Reliving 10 Motown Songs That Took Over The 60s’

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Motown is more than just a record company. At the time, it was a true revolution beyond music. The catchy tracks filled the top of the charts, which was previously only reserved for white artists. In this way, the Motown sound became the soundtrack for the fight for civil rights and against racial segregation. We look back at the 10 Motown Songs That Took Over The 60s’:

 

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1. ‘Heard It Through The Grapevine’ – Marvin Gaye (1968)

On March 26, 1969, Marvin Gaye peaked at number one on the US pop chart with his version of the song “I Heard It Through The Grapevine.”  “I Heard It Through The Grapevine” is a 1960s soul classic and one of Motown’s biggest record house hits. Marvin Gaye’s single sold over 4 million copies.

 

2. ‘Get Ready’ – The Temptations (1966)

“Get Ready” one of The Temptations best songs – it opens with a horn and violin that is both catchy and instantly memorable, but one of the best highlights is the wonderful lead vocal from Eddie Kendricks.

 

3. ‘Tracks of My Tears’ – Smokey Robinson and the Miracles (1965)

Smokey’s heart-pumping falsetto lies front and center in this slow-burning gem. Smokey Robinson knew how to do some Motown masterpiece and what being in love feels like.

 

4. ‘Needle In A Haystack’ – The Velvelettes (1964)

“Finding good man girls/Is like finding a needle in a haystack,” sounded criminally underrated girl group The Velvelettes, girly as can be, describing a story as old as time. Ladies, we feel you.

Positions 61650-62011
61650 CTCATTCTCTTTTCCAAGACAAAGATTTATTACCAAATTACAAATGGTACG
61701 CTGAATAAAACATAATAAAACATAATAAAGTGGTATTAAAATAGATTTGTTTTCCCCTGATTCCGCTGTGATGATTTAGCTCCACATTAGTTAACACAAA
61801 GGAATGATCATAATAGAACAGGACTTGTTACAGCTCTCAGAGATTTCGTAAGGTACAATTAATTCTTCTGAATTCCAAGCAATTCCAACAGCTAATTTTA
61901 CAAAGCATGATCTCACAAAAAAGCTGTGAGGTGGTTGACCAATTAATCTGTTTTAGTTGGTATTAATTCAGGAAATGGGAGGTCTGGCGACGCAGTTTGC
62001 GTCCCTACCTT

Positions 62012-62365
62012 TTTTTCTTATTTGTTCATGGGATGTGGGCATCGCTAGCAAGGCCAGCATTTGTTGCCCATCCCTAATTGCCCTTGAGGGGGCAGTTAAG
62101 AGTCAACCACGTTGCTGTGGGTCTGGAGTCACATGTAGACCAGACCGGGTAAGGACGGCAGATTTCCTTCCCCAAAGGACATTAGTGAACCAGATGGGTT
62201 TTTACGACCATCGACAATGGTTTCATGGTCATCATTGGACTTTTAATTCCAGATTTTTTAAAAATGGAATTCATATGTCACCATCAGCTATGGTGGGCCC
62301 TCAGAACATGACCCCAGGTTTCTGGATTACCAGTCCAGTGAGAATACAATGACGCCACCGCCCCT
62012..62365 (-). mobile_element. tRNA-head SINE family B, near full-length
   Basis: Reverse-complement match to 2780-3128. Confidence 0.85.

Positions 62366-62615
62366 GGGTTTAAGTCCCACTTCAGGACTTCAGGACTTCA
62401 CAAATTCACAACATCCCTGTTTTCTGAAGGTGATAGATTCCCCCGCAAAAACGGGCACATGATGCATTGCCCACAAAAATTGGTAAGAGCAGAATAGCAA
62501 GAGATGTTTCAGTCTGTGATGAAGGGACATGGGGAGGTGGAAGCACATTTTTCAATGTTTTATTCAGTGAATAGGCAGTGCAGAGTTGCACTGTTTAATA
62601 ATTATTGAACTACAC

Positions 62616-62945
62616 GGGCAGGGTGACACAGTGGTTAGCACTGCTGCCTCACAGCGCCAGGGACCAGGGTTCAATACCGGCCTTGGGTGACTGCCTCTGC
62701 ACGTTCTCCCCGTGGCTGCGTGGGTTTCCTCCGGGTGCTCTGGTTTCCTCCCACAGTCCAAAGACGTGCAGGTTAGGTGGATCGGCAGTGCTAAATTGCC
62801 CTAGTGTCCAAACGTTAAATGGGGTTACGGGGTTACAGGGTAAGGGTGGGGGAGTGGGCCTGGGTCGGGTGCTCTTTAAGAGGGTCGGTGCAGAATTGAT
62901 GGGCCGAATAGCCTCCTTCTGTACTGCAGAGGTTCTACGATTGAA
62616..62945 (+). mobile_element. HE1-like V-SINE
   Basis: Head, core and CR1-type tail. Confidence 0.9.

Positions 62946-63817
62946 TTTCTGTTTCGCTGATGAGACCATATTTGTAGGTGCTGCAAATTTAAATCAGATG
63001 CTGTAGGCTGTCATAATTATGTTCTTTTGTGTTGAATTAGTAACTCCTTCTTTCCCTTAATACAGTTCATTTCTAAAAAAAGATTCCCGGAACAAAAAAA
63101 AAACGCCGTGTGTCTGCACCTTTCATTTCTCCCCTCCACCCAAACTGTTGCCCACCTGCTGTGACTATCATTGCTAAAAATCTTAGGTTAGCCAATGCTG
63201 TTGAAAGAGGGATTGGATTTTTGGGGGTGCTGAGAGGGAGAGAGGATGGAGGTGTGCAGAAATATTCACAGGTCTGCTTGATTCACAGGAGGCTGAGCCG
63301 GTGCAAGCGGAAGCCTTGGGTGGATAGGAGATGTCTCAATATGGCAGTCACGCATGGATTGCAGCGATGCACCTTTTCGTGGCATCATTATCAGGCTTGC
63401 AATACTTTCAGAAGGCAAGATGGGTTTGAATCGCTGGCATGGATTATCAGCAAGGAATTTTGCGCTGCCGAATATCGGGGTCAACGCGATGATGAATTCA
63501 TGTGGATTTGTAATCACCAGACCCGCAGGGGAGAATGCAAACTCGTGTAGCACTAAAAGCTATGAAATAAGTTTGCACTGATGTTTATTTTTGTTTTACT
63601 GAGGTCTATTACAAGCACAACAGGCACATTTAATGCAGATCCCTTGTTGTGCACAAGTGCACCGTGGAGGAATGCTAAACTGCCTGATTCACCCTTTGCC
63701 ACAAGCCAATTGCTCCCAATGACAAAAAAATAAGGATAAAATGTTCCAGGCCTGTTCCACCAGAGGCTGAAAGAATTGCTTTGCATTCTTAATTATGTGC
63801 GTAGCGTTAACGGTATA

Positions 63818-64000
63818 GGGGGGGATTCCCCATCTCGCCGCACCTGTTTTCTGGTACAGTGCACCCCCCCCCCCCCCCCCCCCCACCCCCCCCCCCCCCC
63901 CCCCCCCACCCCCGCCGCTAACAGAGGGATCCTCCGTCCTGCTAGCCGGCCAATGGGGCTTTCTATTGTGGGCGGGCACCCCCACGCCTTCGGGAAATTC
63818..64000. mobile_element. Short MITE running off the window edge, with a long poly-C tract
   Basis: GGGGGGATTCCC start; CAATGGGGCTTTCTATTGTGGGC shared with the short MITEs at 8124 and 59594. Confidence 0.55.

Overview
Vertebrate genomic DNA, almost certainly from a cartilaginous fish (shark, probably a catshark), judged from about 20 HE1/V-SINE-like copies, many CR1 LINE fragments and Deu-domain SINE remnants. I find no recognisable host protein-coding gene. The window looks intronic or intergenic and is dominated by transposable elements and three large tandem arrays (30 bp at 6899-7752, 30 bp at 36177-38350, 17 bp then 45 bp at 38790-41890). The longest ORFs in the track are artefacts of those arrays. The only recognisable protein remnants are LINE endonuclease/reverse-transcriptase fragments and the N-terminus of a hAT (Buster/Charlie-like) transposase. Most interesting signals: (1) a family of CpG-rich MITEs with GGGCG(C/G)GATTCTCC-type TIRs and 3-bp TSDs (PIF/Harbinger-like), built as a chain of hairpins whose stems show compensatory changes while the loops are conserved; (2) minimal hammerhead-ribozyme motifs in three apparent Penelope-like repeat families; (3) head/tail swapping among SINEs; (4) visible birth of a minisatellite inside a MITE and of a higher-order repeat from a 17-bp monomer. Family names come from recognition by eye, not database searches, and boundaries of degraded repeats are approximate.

5. ‘Please Mr. Postman’ – The Marvelettes (1961)

The first Motown single to hit Number 1 in the Billboard 200 pop chart, the track is very doo-wop ditty which highlights Marvin Gaye on drums. 

 

6. ‘You Can’t Hurry Love’ – The Supremes (1966)

Diana Ross was Motown’s superior girl and her humble vocal echoes across this gospel-inspired masterpiece with finesse, sass, and style. It became the Supremes’ seventh Number 1 in the US.

 

7. ‘My Girl’ – The Temptations (1964)

Another on of Smokey Robinson penned song, ‘My Girl’ is a three-minute gem with lead vocals from the late, renowned David Ruffin, who possessed one of the most elegant, and most sympathetic voices in Motown.

 

8. ‘Ain’t Too Proud To Beg’ – The Temptations (1966)

Penned by the duo Norman Whitfield and Eddie Holland, ‘Ain’t Too Proud To Beg’ saw David Ruffin striving to hit the high notes, and in performing so pitching one of the most tempestuous vocals of his career.

 

9. ‘Fingertips’ – Little Stevie Wonder (1963)

He was called the “Little Stevie Wonder, as a 12-Year-Old Genius’, Wonder’s first single was a journey of power, recorded live and displaying off his harmonica and bongo talents.

 

10. ‘My Guy’ – Mary Wells (1964)

Cheese would definitely melt if it heard ‘My Guy’. One of the richest songs in Motown’s history, this is nothing but a great masterpiece. An early cutest masterpiece.

 

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